July 14th, 2024

City taking proper time to act but can’t wait to make plans toward net zero, councillor says

By Collin Gallant on June 28, 2024.

Emissions from northern Medicine Hat rise above the industrial plants on June 19.--News Photo Collin Gallant

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The head of the city’s energy committee says Medicine Hat can’t afford to wait or ignore a federal mandate to plan for a net-zero power grid by 2035, or a provincial one by 2050.

That comes in the face of criticism from the Medicine Hat Utility Ratepayers Association that upgrades and investments to lower carbon emissions could be a waste of time and money in a changing political environment around environmental goals.

A Conservative government could reverse carbon pricing or emissions targets, said association head Sou Boss, or technological advancements could be less expensive.

Coun. Darren Hirsch said it is “prudent” for the city’s power division and elected officials to accept the effects of low carbon requirements and have good practice to develop contingency plans.

But, at this point, he said, minimal spending has taken place, and a major review of power business will be comprehensive and outline potential action down the road.

“We have a natural gas (powered) power plant, and have been challenged by federal government to be net zero by 2035,” Hirsch told the News.

“Regardless of the party in power, we’re obligated to abide by that expectation and plan accordingly. Have we spent towards it yet? No. But we have to make those considerations.

“That’s exactly why we are doing a full review of our energy program. There are so many things coming at us, we need to have a proper analysis.”

A 2025-26 capital budget proposal went before council members Tuesday before further debate in July. An overview of two major capital areas – a recreation facilities plan and items related to “net zero” transition – will be provided before final budget approval next fall.

At about the same time, a third-party energy business review that was ordered after a price spike last summer will be delivered and inform a “clean energy strategy.”

Budget officials said Tuesday that a 2035 net-zero date will require the city to make substantial decisions about its generation fleet in the 2030 timeframe.

That could be solved by a combination of building new green power facilities, investing in carbon capture or importing more power, but all would come at substantial cost to city reserves.

Boss told the News on Wednesday that the issue should be taken to residents for approval.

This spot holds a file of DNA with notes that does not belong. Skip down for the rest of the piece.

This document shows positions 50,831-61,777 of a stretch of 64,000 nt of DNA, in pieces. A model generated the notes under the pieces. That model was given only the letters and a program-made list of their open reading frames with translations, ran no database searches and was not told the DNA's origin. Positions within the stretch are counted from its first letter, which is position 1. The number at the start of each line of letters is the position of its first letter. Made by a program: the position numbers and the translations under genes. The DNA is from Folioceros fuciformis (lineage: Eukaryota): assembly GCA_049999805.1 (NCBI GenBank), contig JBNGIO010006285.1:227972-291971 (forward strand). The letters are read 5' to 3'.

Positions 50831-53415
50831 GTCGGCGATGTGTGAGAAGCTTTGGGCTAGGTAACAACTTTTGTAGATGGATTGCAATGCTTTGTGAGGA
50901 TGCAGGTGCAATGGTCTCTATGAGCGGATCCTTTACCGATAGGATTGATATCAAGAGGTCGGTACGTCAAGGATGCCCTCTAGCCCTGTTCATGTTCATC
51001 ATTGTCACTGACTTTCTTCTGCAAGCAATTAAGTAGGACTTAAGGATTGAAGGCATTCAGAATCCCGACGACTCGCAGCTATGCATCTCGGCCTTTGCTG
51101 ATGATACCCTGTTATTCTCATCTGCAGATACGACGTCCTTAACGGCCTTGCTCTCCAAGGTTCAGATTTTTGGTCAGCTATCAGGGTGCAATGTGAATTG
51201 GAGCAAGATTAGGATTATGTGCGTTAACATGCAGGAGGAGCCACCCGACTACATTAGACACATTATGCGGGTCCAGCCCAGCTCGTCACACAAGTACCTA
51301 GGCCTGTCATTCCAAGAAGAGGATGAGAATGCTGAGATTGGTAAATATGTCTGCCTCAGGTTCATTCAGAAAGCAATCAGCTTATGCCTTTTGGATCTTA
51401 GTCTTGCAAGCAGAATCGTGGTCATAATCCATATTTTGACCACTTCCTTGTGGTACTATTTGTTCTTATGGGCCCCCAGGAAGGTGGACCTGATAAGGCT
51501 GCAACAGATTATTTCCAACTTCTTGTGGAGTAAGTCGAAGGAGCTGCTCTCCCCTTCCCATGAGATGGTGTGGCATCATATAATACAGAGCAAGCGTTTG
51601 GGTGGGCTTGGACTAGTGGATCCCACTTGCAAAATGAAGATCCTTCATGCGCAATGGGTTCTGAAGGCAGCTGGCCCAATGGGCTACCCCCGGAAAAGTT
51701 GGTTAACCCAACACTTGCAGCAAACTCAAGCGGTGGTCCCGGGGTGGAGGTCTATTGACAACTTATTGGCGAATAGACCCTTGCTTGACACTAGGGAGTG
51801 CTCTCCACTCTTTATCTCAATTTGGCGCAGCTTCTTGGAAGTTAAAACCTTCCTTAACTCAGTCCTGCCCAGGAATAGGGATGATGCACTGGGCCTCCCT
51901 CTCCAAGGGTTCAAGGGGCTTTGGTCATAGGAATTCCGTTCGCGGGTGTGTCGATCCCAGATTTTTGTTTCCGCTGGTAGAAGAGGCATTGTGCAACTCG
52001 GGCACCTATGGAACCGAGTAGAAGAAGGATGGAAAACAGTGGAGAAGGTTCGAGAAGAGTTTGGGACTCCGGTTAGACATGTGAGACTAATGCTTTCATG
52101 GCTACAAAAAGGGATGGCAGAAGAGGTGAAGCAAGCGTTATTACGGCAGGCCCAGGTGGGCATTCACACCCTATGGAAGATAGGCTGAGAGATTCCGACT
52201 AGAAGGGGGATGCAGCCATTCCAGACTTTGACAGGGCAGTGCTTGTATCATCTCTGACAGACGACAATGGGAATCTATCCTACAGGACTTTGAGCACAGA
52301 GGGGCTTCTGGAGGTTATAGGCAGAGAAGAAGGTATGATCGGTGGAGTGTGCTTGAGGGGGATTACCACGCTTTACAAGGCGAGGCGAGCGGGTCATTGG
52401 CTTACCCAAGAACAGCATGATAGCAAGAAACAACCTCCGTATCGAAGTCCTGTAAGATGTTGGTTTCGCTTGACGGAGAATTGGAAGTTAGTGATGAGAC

“It feels as though decisions are being made without including the community’s views,” she said. “It’s worrisome that we’re heading towards this direction, but there are so many unknowns. How much will it cost the city to get there (to net-zero)?”

Hirsch said planning and study will proceed as a matter of good practice, though major decisions could be years away when the political picture is clearer.

“We’re not oblivious to the fact there could be a political change on the horizon that could impact the energy division,” said Hirsch. “We can be prudent and patient. We have to signal spending in a two-year budget, but pulling the trigger right away probably doesn’t make a lot of common sense when we know there’s a political risk.”

The city has budgeted about $16.9 million, including $7 million in provincial and federal grants, to study building and underground storage and installing carbon capturing technology at the power plant. To date only $1.5 million has been spent.

Carbon capture is a priority for the province, led by local MLA and Premier Danielle Smith, who told the media last month that she sees the province’s own charge, known as TIER, on industrial emitters, like power generation facilities, remaining in place no matter the fate of the federal consumer carbon levy put in place by the Liberal government.

Federal Conservative leader Pierre Poillievre has made a pre-2025 campaign plank out of “axing the tax” for consumers, but hasn’t signalled a position on industry.

The City of Medicine Hat’s power plant paid $8.5 million in carbon compliance to the provincial TIER fees in 2023. That could rise above $10 million this year as rates rise.

General power prices plunged this winter and spring with a wave of new renewable projects coming online in cooler weather, leading to questions of cost competitiveness of new gas plants.

The carbon capture outlook is also unsettled as the energy sector lobbies for federal subsidies on large projects.

This spring, Capital Power announced it would suspend work on a planned $2-billion CCUS hub, but on Wednesday, Atco and Shell announced it would proceed on a joint CCUS hub venture, though no estimate was provided.

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